1. A concern before the season was how Tony La Russa would mesh with a young group of emerging MLB stars. How has that relationship developed as the season progresses?
Vinny Parise: “It was a little bumpy before the year began and early into the season but things seem to have come around. He has made his mistakes but the team responds well to some of the ways he does things lately.”
2. We know what Yermin Mercedes learned from his exchange with TLR. What about La Russa? Or is he too set in his ways to change, at this point?
VP: “It seems like he is pretty set in his ways at this point. He has had so much success doing things his way so he isn’t going to change now. The team is too talented not to be very good on the field.”
3. A rash of injuries to important players in some ways makes the Sox rise in the standings even more impressive. Is that run sustainable long-term? And if not, are there any internal options (prospects, etc.) that might help?
VP: “They do seem to need some help offensively until they begin to get a little bit healthier. Danny Mendick can help at second base from time to time. As far as prospects, we may see Gavin Sheets or Jake Burger over the next few weeks as both have been great in AAA.”
4. As the trade deadline approaches, what’s the biggest concern the White Sox should address? Is standing pat an option?
VP: They have plenty of proven replacement level outfielders to hold it down until Robert and Jimenez return so acquiring a second baseman would be the best option at this point in time.
Chicago White Sox trade rumors: Potential targets for Rich Hahn
Per Bob Nightengale of USA Today, the White Sox are already in talks to add a bat. Eduardo Escobar of the putrid Arizona Diamondbacks is the target.
“The Chicago White Sox, looking for a replacement for Nick Madrigal, are engaged in trade talks with the Diamondbacks for Eduardo Escobar, who’s being shopped,” Nightengale tweeted. “Escobar, who’s earning $7.5M in the final year of his contract, is hitting .240 with 15 homers, 45 RBI with a .743 OPS.”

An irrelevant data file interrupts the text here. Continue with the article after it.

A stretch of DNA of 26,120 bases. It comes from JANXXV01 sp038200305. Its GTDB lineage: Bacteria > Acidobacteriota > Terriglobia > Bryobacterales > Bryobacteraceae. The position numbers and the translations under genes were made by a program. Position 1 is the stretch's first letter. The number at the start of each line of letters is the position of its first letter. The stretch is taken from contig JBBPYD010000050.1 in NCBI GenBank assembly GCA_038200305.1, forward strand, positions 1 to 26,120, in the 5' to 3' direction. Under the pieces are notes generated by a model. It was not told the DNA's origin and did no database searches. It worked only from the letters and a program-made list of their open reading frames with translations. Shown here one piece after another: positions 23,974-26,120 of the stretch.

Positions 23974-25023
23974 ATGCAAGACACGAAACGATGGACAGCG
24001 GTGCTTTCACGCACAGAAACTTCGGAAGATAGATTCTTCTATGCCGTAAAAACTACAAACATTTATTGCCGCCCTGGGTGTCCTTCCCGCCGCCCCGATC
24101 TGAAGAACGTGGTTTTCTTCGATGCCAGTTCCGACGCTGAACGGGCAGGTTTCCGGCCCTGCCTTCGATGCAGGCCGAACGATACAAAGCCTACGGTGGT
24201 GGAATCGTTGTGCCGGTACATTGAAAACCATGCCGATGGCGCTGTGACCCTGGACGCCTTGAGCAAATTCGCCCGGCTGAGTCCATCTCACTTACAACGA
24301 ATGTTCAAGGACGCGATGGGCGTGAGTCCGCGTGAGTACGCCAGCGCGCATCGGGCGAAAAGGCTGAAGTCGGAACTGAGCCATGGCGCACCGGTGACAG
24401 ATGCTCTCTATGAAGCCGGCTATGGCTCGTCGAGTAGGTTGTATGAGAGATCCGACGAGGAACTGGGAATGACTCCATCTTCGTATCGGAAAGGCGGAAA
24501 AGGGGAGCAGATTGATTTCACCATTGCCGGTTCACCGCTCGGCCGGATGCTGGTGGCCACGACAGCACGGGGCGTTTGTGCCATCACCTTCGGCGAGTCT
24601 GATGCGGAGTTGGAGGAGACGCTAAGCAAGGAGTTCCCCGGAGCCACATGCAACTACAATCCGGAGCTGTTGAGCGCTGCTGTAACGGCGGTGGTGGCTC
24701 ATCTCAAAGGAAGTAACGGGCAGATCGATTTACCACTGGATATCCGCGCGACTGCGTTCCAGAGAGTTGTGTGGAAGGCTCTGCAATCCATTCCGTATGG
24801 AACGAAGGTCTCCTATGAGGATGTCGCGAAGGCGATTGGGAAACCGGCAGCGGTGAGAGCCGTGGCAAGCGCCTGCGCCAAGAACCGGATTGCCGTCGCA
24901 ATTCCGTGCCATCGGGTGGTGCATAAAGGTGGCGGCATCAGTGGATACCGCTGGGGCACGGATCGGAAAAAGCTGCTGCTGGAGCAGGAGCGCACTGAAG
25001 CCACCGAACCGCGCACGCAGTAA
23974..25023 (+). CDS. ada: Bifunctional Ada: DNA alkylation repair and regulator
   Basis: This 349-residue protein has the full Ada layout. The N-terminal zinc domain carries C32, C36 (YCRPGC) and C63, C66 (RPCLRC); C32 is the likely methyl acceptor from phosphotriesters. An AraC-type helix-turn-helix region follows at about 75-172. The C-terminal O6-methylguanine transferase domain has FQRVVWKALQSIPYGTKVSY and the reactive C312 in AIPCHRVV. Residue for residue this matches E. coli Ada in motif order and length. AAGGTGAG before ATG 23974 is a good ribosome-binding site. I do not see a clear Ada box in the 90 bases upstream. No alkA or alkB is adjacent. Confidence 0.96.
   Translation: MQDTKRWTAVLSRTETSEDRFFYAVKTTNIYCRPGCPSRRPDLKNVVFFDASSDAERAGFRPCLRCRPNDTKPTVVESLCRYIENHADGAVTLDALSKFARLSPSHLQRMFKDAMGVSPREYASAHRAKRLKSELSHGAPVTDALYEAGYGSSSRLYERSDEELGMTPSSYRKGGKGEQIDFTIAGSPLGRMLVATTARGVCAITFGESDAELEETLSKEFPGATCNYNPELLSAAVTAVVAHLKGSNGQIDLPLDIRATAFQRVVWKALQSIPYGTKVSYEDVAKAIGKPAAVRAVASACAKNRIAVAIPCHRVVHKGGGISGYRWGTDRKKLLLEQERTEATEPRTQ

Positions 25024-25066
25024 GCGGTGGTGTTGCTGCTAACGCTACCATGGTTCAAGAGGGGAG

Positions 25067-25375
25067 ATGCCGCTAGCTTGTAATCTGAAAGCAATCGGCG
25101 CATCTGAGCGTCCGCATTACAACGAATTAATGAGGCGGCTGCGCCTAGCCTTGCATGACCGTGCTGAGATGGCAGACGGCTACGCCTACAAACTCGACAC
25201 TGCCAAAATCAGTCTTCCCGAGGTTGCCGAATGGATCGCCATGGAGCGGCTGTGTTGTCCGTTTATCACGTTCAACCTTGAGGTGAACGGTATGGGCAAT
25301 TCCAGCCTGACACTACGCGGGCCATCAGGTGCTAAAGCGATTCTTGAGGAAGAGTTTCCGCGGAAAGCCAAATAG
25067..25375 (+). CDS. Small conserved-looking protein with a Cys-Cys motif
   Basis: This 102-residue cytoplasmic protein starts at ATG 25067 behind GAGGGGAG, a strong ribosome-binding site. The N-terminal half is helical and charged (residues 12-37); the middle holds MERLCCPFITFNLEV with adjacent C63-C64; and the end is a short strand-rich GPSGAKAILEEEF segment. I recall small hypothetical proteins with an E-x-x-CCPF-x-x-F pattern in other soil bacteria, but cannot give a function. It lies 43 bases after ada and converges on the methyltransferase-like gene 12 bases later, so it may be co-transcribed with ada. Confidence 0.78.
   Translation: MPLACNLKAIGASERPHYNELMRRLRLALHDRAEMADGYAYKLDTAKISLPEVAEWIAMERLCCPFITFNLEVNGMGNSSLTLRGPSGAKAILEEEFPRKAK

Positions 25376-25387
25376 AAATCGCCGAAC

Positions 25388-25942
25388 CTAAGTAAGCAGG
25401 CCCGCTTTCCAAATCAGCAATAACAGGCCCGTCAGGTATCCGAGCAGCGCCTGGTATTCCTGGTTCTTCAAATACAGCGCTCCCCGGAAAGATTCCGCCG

In terms of other obvious trade partners, the White Sox should look no further than their mid-week opponent in the Pittsburgh Pirates. If Adam Frazier is made available, he fills an obvious need. Frazier is slashing .322/.388/.451 on the year for lowly Pittsburgh. A move to the AL Central would do him some good ahead of an arbitration year.
If the White Sox still need an outfield bat, the Rockies Charlie Blackmon is for sale at the right price. Colorado needs to add to their prospect base after botching the Nolan Arenado trade, and Chicago is down Luis Robert for the time being. Adam Engel was also placed on the injured list on Tuesday.
All teams are looking for bullpen help this time of year, too. One name to look for this coming series in Pittsburgh is Richard Rodriguez, perhaps the Pirates best trade chip come late July. Rodriguez as a 1.91 ERA and .741 WHIP in 27 appearances if the White Sox want more padding in front of Liam Hendriks.
Expect Hahn to be active by July, as the White Sox look to add veteran talent to a young roster ready to contend for a World Series right now.